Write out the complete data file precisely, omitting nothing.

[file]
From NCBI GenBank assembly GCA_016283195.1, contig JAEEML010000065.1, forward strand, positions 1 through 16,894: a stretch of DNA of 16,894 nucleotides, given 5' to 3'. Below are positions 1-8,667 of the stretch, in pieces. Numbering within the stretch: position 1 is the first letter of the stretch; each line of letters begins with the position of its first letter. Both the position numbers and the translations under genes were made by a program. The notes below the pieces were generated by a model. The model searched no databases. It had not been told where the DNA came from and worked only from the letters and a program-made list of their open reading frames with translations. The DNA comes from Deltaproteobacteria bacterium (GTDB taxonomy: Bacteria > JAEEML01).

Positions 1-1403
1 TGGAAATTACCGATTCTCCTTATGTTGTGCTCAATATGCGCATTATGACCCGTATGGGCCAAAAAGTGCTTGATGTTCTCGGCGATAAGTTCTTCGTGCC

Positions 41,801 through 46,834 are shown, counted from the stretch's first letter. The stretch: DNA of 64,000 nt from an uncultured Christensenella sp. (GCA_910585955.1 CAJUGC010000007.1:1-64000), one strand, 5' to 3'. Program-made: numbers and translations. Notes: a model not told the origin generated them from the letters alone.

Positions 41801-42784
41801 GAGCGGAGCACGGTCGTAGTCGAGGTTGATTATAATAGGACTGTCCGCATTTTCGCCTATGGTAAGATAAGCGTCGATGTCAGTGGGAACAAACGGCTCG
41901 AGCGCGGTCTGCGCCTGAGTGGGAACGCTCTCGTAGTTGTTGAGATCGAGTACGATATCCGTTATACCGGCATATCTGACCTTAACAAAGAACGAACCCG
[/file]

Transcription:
From NCBI GenBank assembly GCA_016283195.1, contig JAEEML010000065.1, forward strand, positions 1 through 16,894: a stretch of DNA of 16,894 nucleotides, given 5' to 3'. Below are positions 1-8,667 of the stretch, in pieces. Numbering within the stretch: position 1 is the first letter of the stretch; each line of letters begins with the position of its first letter. Both the position numbers and the translations under genes were made by a program. The notes below the pieces were generated by a model. The model searched no databases. It had not been told where the DNA came from and worked only from the letters and a program-made list of their open reading frames with translations. The DNA comes from Deltaproteobacteria bacterium (GTDB taxonomy: Bacteria > JAEEML01).

Positions 1-1403
1 TGGAAATTACCGATTCTCCTTATGTTGTGCTCAATATGCGCATTATGACCCGTATGGGCCAAAAAGTGCTTGATGTTCTCGGCGATAAGTTCTTCGTGCC

Positions 41,801 through 46,834 are shown, counted from the stretch's first letter. The stretch: DNA of 64,000 nt from an uncultured Christensenella sp. (GCA_910585955.1 CAJUGC010000007.1:1-64000), one strand, 5' to 3'. Program-made: numbers and translations. Notes: a model not told the origin generated them from the letters alone.

Positions 41801-42784
41801 GAGCGGAGCACGGTCGTAGTCGAGGTTGATTATAATAGGACTGTCCGCATTTTCGCCTATGGTAAGATAAGCGTCGATGTCAGTGGGAACAAACGGCTCG
41901 AGCGCGGTCTGCGCCTGAGTGGGAACGCTCTCGTAGTTGTTGAGATCGAGTACGATATCCGTTATACCGGCATATCTGACCTTAACAAAGAACGAACCCG